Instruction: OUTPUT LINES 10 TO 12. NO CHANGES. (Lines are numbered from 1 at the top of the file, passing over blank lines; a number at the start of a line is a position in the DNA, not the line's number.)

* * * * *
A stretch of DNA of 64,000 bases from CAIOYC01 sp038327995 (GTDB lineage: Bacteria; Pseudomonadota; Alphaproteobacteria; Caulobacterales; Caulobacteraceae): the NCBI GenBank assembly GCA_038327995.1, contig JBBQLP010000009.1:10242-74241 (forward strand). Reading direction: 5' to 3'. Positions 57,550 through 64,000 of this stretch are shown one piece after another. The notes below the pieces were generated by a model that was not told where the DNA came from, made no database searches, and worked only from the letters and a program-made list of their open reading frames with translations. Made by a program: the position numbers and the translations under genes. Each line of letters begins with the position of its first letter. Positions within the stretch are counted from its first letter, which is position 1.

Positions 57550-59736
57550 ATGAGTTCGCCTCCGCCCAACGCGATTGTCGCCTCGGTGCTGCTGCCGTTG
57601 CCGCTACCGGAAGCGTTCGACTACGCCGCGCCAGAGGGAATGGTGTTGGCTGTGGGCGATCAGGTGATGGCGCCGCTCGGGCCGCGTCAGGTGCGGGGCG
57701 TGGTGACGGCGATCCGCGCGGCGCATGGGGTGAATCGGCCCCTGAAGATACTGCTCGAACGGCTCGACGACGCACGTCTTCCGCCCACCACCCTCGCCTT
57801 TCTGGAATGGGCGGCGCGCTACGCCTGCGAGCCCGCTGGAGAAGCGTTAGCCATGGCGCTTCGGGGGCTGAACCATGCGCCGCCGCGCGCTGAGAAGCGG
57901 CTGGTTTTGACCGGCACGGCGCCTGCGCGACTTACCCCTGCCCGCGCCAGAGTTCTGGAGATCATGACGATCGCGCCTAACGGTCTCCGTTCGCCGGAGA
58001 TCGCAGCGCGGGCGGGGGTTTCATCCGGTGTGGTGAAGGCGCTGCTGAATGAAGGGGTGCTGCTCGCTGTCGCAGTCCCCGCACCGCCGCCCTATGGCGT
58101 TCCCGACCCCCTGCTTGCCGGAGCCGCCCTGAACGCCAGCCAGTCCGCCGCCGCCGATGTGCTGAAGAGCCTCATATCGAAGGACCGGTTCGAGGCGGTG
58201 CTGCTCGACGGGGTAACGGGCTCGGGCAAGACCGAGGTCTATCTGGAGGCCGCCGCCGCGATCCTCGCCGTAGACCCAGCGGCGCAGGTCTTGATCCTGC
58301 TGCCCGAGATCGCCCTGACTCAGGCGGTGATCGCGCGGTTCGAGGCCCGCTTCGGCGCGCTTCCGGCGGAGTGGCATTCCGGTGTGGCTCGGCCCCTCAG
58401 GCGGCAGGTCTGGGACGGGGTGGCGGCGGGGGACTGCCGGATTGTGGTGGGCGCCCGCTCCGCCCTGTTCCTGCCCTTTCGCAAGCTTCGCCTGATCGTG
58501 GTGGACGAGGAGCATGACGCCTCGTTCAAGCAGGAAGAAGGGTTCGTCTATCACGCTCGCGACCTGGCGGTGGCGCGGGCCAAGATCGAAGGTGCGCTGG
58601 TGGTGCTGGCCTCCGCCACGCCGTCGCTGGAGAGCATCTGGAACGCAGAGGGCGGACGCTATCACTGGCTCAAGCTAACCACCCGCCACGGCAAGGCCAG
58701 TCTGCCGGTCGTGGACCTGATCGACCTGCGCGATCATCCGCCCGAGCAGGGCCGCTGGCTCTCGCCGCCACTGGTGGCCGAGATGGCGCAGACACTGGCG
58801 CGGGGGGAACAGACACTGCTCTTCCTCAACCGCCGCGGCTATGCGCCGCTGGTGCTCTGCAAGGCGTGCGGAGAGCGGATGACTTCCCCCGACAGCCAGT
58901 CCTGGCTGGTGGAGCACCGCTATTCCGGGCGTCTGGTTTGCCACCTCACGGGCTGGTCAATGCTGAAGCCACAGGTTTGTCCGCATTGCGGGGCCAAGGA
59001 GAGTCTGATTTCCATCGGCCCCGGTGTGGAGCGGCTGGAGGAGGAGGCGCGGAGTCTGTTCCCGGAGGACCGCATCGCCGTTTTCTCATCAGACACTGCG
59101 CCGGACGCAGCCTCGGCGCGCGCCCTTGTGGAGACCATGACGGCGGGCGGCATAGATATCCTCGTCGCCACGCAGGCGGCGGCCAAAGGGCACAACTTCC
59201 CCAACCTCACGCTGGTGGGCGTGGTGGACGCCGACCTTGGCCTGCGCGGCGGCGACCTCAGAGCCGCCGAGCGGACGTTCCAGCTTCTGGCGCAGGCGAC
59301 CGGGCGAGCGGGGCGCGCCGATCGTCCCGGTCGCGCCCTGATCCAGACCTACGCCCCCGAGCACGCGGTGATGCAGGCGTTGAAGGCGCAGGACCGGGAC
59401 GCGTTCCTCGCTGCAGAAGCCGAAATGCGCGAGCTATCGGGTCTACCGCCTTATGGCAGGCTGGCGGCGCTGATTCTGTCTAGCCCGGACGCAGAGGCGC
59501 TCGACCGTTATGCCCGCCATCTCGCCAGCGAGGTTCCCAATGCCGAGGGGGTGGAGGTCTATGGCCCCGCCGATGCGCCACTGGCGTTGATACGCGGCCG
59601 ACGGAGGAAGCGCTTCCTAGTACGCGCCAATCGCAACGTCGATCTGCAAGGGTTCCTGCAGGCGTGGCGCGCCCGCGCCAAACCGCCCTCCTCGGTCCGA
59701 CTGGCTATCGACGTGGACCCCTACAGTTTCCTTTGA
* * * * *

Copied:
58201 CTGCTCGACGGGGTAACGGGCTCGGGCAAGACCGAGGTCTATCTGGAGGCCGCCGCCGCGATCCTCGCCGTAGACCCAGCGGCGCAGGTCTTGATCCTGC
58301 TGCCCGAGATCGCCCTGACTCAGGCGGTGATCGCGCGGTTCGAGGCCCGCTTCGGCGCGCTTCCGGCGGAGTGGCATTCCGGTGTGGCTCGGCCCCTCAG
58401 GCGGCAGGTCTGGGACGGGGTGGCGGCGGGGGACTGCCGGATTGTGGTGGGCGCCCGCTCCGCCCTGTTCCTGCCCTTTCGCAAGCTTCGCCTGATCGTG